Archives for Fine Art Photography

The San Gabriel Fine Arts Association is hosting an exhibit titled Marine / Aquatic Exhibition from April 14 to May 23.  The exhibit includes artwork that reflects a myriad of images and themes in the Marine/Aquatic environment including, Oceanic Scenery, Sea Animals, People at Sea, Marine Vessels and the Marine ecosystem.

I will have several aluminum prints on display including:

Hammerhead-Shark-Molokai

Star of India

Star-of-India-Rigging-373x563

Star of India

 

 

 

 

 

 

 

 

 

 

 

 

 

 

 

Predator – Hammerhead shark, Molokai Hawaii

Hammerhead-Shark-Molokai

Predator – Hammerhead Shark

 

 

 

 

 

 

 

 

 

 

 

Carthaginian II

Vintage Carthaginian II

Carthaginian II

 

 

 

 

 

 

 

 

 

 

 

USS Kittiwake

USS Kittiwake at rest Grand Cayman

USS Kittiwake

 

 

 

 

 

 

 

 

 

 

 

Manta Ray Trio

Manta-Ray-Trio Kona Hawaii

Manta Ray Trio

 

 

 

 

 

 

 

 

 

 

 

The San Gabriel Fine Arts Association  (SGFAA) is a non-profit organization, founded in 1965 for the purpose of promoting traditional fine art in the community and to provide a venue for member artists to show their work. The association maintains a large group of over 200 members and represents all of Southern California and several states.

The SSGFAA supports awareness and education in the arts from aspiring artists to professionals by providing a venue and platform for members to display their works, providing art classes and art demonstrations, and encouraging growth and exploration in various forms of art to our community.

In addition to my work their will be a number of other artists displaying a variety of photographs, paintings and other work.  I would encourage everyone to go out and support the San Gabriel Fine Arts Association and their ongoing efforts at education and awareness of the arts in southern California.

The venue is at 320 Mission Deive, San Gabriel, CA the next door to the San Gabriel Playhouse and near the historic San Gabriel Mission and provides great ambience for the exhibit.

Come support the local arts community and enjoy historic San Gabriel.

Mahalo

Humpback Whale breaching, Megaptera novaeangliae. Maui Hawaii (StevenWSmeltzer.com   (949)290-6367)The Great Whales.  Beautiful, graceful, intelligent, magnificent!! How can you describe these marvelous creatures as they leap high-into the air or perform graceful ballets beneath the waves and on the surface. Great Whales, also known as Rorquals, include: Blue Whales, Gray Whales, Fin Whales, Sperm Whales, Humpback Whales, Right Whales, Bowhead Whales, Bryde’s Whales, Mink Whales, and Sei Whales.   Great Whales hold a unique place in the minds and hearts of people around the world.  They have played and continue to play important roles in many cultures.  Their sheer size captures the imagination of anyone who has been privileged to see or interact with them.  Yet man’s interaction and exploitation of these creatures, especially during the period of commercialized whaling from the late 1700’s to the mid-1950’s  had driven many whale species to the brink of extinction.  However, with the help of the international community and concerned individuals, many of these whales are seeing ongoing patterns of growth.  Yet much still needs to be done to ensure the continued survival of these awesome creatures.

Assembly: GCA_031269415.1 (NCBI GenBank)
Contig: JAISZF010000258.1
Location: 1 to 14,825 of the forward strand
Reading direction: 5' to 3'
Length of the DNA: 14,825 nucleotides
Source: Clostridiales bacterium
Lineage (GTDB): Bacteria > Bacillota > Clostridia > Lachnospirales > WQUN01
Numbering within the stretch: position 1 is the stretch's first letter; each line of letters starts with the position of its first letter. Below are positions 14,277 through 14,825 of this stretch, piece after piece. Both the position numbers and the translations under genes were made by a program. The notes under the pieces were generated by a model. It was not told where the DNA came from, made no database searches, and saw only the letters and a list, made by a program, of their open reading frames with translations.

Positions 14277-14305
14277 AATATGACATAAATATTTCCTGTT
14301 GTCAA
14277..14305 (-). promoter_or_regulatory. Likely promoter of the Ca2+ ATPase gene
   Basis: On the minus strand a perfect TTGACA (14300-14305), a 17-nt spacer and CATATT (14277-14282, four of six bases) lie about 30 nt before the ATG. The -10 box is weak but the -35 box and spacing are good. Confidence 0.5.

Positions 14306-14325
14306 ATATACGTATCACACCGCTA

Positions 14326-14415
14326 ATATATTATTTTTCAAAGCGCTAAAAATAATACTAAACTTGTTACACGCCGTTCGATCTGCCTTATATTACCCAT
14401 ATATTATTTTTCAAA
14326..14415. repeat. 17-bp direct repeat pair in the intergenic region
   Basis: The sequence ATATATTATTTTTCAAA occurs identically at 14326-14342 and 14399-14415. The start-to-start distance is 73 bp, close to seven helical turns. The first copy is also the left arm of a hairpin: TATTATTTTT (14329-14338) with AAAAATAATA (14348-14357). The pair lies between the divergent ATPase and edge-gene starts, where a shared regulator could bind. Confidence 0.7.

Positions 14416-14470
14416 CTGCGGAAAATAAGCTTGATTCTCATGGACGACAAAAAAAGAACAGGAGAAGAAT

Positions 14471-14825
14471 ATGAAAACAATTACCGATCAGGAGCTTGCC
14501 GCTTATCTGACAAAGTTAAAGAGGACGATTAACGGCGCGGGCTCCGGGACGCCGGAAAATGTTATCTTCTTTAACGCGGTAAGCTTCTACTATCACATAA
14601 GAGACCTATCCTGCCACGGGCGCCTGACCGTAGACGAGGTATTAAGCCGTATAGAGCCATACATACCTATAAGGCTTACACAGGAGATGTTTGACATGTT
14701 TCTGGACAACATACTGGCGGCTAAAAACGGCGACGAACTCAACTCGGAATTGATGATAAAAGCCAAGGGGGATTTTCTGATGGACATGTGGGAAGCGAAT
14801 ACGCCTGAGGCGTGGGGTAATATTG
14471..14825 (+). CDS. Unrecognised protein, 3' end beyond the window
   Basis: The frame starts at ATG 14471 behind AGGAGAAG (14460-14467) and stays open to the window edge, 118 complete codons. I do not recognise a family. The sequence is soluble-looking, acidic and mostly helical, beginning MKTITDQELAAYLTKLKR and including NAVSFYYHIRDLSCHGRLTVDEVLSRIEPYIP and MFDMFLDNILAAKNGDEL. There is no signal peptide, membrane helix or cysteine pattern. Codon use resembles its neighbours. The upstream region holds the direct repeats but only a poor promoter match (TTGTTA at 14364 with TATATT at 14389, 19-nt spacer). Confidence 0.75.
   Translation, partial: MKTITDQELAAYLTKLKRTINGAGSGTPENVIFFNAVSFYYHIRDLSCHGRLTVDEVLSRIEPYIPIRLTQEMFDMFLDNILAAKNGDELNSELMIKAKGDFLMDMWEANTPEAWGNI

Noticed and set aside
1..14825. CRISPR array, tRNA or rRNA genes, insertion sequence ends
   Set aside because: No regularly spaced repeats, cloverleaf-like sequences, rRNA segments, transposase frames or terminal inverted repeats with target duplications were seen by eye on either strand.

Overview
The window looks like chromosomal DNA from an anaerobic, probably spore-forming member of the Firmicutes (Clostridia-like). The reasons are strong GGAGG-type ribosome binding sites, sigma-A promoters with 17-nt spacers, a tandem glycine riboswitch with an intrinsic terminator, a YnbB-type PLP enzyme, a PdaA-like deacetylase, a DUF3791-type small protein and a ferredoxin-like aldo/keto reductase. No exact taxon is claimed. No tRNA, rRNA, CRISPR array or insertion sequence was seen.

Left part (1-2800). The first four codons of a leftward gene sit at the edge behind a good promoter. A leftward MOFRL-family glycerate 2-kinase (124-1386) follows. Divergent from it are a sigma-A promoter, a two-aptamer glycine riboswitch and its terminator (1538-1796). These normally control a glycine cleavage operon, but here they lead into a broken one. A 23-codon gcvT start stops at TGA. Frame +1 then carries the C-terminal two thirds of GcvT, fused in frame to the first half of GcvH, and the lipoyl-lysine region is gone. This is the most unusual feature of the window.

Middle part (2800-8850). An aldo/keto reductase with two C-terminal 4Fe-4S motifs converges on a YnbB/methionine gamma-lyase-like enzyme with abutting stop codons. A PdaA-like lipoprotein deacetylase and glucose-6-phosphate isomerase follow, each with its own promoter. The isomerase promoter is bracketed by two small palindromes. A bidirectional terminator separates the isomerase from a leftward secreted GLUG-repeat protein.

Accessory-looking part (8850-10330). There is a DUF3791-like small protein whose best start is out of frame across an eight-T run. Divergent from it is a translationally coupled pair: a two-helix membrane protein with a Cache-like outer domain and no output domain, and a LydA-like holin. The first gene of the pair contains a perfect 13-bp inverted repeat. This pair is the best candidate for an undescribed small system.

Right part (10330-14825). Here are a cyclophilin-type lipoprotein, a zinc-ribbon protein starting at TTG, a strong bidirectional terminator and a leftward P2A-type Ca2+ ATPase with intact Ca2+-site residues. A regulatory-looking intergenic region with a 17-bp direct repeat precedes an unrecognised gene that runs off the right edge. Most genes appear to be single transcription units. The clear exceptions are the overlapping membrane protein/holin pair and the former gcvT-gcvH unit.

The greatest threats today, to most Great Whale population groups, are vessel strikes and Blue Whale, Balaenoptera musculus, Dana Point, California (Steven W Smeltzer)entanglement in fishing gear and the nations that still hunt whales commercially.   The endangered Fin whales are targeted by Norway and Iceland while,  Japan, under the guise of “scientific research”, uses two whaling fleets to hunt and kill whales in significant numbers including Minke Whales, Bryde’s Whales, Sei Whales and Sperm Whales.  The whale meat is sold by these “scientific expeditions” in the market or is given away to encourage the continued consumption of whale meat.  Other countries such as Canada, Greenland and Indonesia allow native populations to hunt Great Whales, but in a highly restricted number annually.

Atlantic Blue Whales, of which there are approximately 500 individuals, and the Northwest Pacific Gray Whales, of which there are approximately 150 individuals need Gray Whale, Eschrichtius robustus, Eastern North Pacific Gray Whale,Whale Migration (Steven W Smeltzer)substantial support from conservation efforts if they are going to see their populations return to sustainable levels.  The other endangered whale species also need continued intervention or they, too, will become critically endangered and could be lost to us forever. Whether you are a politically conservative or liberal is not the issue for whale conservation.  These mammals are a precious resource to our planet and we must act responsibly to ensure their ongoing viability.

Conservation Status of the Great Whales:

Critically EndangeredEndangeredVulnerableLower risk (conservation dependent)Lower risk (least concern)Data Deficient
Blue whale (Antarctic)Blue whaleBlue whale musculus subspecies - Atlantic populationBlue whale (North Pacific) Bowhead whaleBryde's whale
Gray whale Northwest Pacific populationFin whaleSperm whaleBowhead whaleHumpback whaleAntartic Minke whale
North Pacific right whaleGray whale Northeast Pacific populationGray whale (species)
North Atlantic right whaleSouthern right whaleCommon Minke Whales (stable population)
Sei whale

More information regarding the Great Whales population and conservation effort is available at NOAA Fisheries, the International Whaling Commission, the Animal Diversity Web, and the IUCN websites.